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‘Democracy alive and well’

Archbishop Gordon distributes communion on July 28 to Cluny Sisters at a Mass to celebrate four jubilarians. Photo: Gerard-Paul Wanliss

Archbishop on pride march

The fact that a gay pride march could take place in Trinidad and Tobago is testimony this country’s democracy “is alive and well” said Archbishop Jason Gordon.

Members of the LGBT+ community staged the first pride parade in the country July 28, culminating six weeks of activities. The pride parade and events are held worldwide to celebrate members of the LGBT+ community and advocate for rights.

Archbishop Gordon told the Catholic News July 30 that T&T is a democracy and as such members of society “have a right to protest whenever they believe their rights are not being upheld or violated”. He said the LGBT+ community has several areas where there is legitimate concern and these have “to be taken seriously by the country, and by the government and people of T&T”. For example the existing sodomy laws and societal discrimination.

In April High Court Judge Devindra Rampersad ruled that Sections 13 and 16 of the Sexual Offences Act are “unconstitutional, illegal, null, void, invalid and are of no effect to the extent that these laws criminalise any acts constituting consensual sexual conduct between adults”.

Archbishop Gordon reminded the public of his statement in response to the decriminalising of sodomy in the country.  The laws, he reiterated, were “no longer consistent with who we are as a young democracy”. Although the Church’s position is that sodomy is a “moral wrong” it does not believe persons should be punished by being jailed for 25 years.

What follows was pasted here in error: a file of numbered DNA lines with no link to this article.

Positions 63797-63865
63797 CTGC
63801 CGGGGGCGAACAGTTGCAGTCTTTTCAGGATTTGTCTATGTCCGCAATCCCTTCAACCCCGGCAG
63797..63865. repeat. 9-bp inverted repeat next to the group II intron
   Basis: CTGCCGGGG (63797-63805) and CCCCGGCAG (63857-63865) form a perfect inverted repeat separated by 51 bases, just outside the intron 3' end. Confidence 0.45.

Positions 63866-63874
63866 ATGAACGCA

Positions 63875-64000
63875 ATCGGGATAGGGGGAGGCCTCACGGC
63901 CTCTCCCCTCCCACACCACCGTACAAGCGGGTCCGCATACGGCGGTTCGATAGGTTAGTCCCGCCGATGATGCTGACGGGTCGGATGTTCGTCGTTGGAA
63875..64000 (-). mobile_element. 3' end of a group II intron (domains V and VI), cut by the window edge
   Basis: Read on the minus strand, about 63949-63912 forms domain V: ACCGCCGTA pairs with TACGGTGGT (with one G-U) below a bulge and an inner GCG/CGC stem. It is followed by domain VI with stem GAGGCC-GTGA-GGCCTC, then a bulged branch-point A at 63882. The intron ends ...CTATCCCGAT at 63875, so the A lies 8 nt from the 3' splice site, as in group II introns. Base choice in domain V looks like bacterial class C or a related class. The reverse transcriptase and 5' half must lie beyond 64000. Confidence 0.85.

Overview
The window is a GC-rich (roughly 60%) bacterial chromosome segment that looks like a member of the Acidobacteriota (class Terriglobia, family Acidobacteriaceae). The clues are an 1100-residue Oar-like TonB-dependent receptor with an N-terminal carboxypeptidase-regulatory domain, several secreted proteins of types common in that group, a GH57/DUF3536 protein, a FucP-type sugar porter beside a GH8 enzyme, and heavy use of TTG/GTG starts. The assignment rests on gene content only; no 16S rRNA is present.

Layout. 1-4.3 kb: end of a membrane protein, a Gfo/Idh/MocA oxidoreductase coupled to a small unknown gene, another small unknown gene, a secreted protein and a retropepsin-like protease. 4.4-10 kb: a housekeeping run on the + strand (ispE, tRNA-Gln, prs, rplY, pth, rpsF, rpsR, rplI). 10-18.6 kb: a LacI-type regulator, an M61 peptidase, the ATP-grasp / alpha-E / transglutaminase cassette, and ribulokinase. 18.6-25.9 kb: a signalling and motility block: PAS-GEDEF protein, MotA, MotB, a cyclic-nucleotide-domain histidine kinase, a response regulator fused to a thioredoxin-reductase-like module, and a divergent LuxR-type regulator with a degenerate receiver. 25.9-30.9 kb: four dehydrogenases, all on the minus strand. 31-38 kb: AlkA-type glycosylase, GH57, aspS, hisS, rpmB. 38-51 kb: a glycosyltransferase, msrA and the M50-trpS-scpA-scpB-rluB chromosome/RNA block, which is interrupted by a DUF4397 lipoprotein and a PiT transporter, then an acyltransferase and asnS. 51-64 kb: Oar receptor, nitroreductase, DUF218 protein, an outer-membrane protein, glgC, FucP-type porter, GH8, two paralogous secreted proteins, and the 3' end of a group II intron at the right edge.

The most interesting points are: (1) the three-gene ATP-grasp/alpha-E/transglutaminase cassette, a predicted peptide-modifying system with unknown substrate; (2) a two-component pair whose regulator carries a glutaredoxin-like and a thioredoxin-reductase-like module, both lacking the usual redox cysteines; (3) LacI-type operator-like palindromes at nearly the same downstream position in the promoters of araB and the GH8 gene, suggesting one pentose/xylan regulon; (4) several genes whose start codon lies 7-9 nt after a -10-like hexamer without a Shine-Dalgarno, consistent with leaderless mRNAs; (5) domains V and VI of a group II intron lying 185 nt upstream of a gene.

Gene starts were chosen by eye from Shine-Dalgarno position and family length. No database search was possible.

He added, “There are some human rights questions that need to be addressed. In maturing as a modern democracy we have to listen to all the groups who believe that their rights are not being upheld or there are violations of their rights. We have to work with everyone to ensure the rights of all in our country are being upheld and that everyone has the freedom to express themselves about their rights.” Hence the rights of religious persons must also be taken seriously. There must also be the capacity for open dialogue to ensure T&T becomes a society that cares for all citizens.

Dealing with the misconception that the Catholic Church dislikes homosexuals, Archbishop Gordon referred to a foreign news report which suggested conflicting views with Vicar General Fr Martin Sirju speaking on behalf of the gay community while the Archbishop is totally against.

He responded, “Anyone who says that has not been following what I was saying. Every deep truth is paradoxical and this one is no different.  Every person must be loved and given dignity and no action of any person takes away from their dignity and we have a command from Jesus to love everyone, there is no if, and or otherwise there. That includes everyone—a member of the LGBT+ community; on the other hand we believe in a moral law and we have to hold what is right is right and what is wrong is wrong, in service of the common good.”

Archbishop Gordon cited the Church’s stance on common-law unions, which is also not living within the moral law. However persons in these relationships should receive love and care.

He clarified, “The same way we will also say homosexual sex is not within the moral law but that does not mean that we must victimise or do anything less than absolutely love each person.”

Archbishop Gordon referred to his statements on the sodomy laws carried in the Catholic News April 15, p.24 and same-sex marriage, Catholic News April 22, p. 24.